Whistle For the Wind, 2021 © Mónica de Miranda
Exploring collective European identity, Fotografia Europea returns to the Italian city of Reggio Emilia with a programme confronting the politics of inclusion and exclusion
Is there such a thing as a common European identity? To what extent do myth and memory shape our sense of belonging? How can photography foster a response to the state of the continent today? These are some of the questions informing this year’s Fotografia Europea festival, which has returned to the city of Reggio Emilia in northern Italy for its 18th edition.
Running until 11 June, the festival’s theme – ‘Europe matters: visions of a restless identity’ – was conceived to “explore ideas of openness and solidarity”, says Tim Clark, who returns for the third year as its artistic co-director, alongside Walter Guadagnini and Luce Lebart. “It has been addressed before, and it will be addressed again, but [Europe is] this perennial topic with the possibility of so many different permutations that are rich and complex.
“There’s a lot of scope in terms of capturing the nature of the European community… but we feel we have enlisted photographic projects that not only run the gamut of various approaches to the medium, but also address various territories.”
The festival’s 10 core shows are exhibited in the Cloisters of San Pietro, a 16th-century monastic complex in the city centre. The grand structure houses works such as Mónica de Miranda’s project The Island, which contemplates the experience of the African diaspora in Portugal, speaking to the land and its colonial histories. Jean-Marc Caimi & Valentina Piccinni exhibit a personal account of the dramatic gentrification taking place in Istanbul, while French-Caribbean photographer Cédrine Scheidig presents two series in conversation – one made in Paris, the other in Martinique – contemplating the complex identity of the Black diaspora while reflecting on colonial past and migration.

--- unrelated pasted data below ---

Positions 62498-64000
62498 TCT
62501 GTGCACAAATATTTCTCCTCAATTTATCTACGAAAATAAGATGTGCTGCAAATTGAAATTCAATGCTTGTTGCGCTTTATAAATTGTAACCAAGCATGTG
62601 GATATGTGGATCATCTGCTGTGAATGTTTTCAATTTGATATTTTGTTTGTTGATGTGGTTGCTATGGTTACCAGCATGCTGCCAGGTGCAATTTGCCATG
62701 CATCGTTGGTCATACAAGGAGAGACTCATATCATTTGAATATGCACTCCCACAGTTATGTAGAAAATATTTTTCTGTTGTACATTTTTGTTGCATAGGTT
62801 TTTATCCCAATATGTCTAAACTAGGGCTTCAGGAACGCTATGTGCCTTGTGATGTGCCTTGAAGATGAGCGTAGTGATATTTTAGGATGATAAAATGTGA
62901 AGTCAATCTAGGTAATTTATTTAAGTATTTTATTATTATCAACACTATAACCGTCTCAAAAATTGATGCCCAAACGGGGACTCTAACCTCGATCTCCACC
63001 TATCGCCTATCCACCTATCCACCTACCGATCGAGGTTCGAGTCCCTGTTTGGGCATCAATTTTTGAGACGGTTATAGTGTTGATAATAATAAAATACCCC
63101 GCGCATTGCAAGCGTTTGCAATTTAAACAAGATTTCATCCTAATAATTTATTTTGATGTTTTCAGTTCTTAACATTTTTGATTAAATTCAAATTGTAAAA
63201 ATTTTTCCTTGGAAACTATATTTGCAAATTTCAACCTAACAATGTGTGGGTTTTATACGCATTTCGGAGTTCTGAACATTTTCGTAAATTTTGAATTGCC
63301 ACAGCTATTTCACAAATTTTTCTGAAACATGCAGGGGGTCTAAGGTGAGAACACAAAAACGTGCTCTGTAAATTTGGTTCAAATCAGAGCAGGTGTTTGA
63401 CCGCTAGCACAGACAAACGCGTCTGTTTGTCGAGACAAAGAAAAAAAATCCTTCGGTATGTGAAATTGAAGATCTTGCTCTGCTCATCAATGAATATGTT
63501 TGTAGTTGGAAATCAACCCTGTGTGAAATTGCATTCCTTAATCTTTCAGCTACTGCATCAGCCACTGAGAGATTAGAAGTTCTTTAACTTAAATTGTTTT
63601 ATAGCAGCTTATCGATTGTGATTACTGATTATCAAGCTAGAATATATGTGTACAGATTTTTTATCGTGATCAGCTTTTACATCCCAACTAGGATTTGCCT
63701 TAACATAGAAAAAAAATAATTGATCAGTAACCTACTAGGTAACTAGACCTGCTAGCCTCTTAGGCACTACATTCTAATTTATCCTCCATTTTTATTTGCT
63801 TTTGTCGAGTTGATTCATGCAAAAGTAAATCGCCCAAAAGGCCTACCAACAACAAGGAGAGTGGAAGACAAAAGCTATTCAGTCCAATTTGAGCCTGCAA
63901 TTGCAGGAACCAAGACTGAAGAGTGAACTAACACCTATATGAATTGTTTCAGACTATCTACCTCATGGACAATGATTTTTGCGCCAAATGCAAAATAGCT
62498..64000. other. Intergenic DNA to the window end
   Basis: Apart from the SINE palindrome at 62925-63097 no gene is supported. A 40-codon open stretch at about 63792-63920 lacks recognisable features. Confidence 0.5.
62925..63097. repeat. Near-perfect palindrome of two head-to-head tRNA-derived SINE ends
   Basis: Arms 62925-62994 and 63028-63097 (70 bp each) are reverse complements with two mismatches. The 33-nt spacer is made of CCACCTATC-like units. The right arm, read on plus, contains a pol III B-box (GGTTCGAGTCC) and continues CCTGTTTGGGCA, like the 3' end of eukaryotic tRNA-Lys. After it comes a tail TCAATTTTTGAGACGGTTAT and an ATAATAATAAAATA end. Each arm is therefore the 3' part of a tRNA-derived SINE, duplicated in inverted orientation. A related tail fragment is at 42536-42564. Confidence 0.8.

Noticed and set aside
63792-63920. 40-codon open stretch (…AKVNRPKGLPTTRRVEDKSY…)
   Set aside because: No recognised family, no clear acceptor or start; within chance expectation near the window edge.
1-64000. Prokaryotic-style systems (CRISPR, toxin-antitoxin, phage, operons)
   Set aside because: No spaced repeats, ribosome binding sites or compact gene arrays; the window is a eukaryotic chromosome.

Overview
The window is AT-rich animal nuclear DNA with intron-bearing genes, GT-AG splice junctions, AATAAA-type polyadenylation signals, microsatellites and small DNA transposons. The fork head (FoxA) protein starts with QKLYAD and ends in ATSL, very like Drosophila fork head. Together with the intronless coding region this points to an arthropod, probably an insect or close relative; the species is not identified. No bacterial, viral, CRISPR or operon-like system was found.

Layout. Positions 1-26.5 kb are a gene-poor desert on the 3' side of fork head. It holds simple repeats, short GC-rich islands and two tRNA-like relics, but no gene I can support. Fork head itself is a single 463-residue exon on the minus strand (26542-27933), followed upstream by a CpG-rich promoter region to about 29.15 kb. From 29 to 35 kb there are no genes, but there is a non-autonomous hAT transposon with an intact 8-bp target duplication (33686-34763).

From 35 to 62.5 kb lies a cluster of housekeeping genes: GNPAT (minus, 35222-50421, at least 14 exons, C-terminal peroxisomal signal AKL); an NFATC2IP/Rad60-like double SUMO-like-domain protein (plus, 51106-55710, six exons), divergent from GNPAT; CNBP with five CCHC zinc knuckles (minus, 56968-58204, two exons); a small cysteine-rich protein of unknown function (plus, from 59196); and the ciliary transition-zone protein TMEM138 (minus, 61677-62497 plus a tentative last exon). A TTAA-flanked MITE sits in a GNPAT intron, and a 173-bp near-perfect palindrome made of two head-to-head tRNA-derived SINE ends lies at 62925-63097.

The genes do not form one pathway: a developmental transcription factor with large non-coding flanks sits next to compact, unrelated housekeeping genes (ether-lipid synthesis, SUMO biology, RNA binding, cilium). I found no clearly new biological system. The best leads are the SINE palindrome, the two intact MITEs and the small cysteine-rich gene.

Simon Roberts exhibits a series of landscape studies taken around the UK. Beginning in 2007, the series Merrie Albion documents national character and identity as the nation crept towards the Brexit referendum. Elsewhere, there is work by the late Sabine Weiss, Alessia Rollo, Samuel Gratacap, Yelena Yemchuk, Geoffroy Mathieu, and work collected by The Archive of Public Protests: an initiative documenting the growing protest movements in Poland.
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Aside from the 10 central shows there are a further 10 exhibitions presented by partner institutions, alongside exhibitions by this year’s two open-call winners – all within walking distance. “You’ve got all the great ingredients,” says Clark, “good weather, good wine, and a beautiful city.”
Located in the wealthy Emilia Romagna region, Reggio Emilia has a long history of fighting against social inequality. The city is also the birthplace of the Reggio Emilia approach – a pioneering form of early education that prioritises intuitive learning – and was home to Luigi Ghirri until his death in 1992, with a gallery dedicated to his work and year-round photography exhibitions. All of this makes for a “sophisticated audience for photography,” says Clark.
As Italy’s new far-right government threatens the foundations the region is built on, it feels timely to reflect on questions of history, democracy, community and belonging in the wider continent. “[The festival is] in its own way trying to make a statement about the importance of openness and inclusivity,” says Clark.